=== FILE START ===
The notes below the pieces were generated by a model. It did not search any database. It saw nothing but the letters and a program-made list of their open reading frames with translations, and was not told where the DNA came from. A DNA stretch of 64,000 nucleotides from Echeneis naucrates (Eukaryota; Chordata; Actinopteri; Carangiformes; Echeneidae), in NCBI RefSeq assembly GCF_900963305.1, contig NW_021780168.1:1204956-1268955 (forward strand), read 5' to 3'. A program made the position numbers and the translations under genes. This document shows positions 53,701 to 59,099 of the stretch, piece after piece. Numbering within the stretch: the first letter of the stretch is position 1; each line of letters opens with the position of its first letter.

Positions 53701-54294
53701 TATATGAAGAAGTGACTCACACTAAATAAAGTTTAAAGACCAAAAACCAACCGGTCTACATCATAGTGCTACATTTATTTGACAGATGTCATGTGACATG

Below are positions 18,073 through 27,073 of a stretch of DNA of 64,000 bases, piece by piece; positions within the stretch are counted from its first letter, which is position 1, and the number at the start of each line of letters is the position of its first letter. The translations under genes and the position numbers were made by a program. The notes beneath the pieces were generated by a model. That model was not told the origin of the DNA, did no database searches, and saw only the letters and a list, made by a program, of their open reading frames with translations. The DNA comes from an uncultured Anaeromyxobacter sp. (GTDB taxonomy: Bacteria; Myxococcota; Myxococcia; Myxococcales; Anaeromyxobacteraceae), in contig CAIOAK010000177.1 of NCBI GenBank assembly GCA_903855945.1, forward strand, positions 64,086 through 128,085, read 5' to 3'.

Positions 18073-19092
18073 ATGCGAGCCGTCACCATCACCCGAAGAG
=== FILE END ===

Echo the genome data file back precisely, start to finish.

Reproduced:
The notes below the pieces were generated by a model. It did not search any database. It saw nothing but the letters and a program-made list of their open reading frames with translations, and was not told where the DNA came from. A DNA stretch of 64,000 nucleotides from Echeneis naucrates (Eukaryota; Chordata; Actinopteri; Carangiformes; Echeneidae), in NCBI RefSeq assembly GCF_900963305.1, contig NW_021780168.1:1204956-1268955 (forward strand), read 5' to 3'. A program made the position numbers and the translations under genes. This document shows positions 53,701 to 59,099 of the stretch, piece after piece. Numbering within the stretch: the first letter of the stretch is position 1; each line of letters opens with the position of its first letter.

Positions 53701-54294
53701 TATATGAAGAAGTGACTCACACTAAATAAAGTTTAAAGACCAAAAACCAACCGGTCTACATCATAGTGCTACATTTATTTGACAGATGTCATGTGACATG

Below are positions 18,073 through 27,073 of a stretch of DNA of 64,000 bases, piece by piece; positions within the stretch are counted from its first letter, which is position 1, and the number at the start of each line of letters is the position of its first letter. The translations under genes and the position numbers were made by a program. The notes beneath the pieces were generated by a model. That model was not told the origin of the DNA, did no database searches, and saw only the letters and a list, made by a program, of their open reading frames with translations. The DNA comes from an uncultured Anaeromyxobacter sp. (GTDB taxonomy: Bacteria; Myxococcota; Myxococcia; Myxococcales; Anaeromyxobacteraceae), in contig CAIOAK010000177.1 of NCBI GenBank assembly GCA_903855945.1, forward strand, positions 64,086 through 128,085, read 5' to 3'.

Positions 18073-19092
18073 ATGCGAGCCGTCACCATCACCCGAAGAG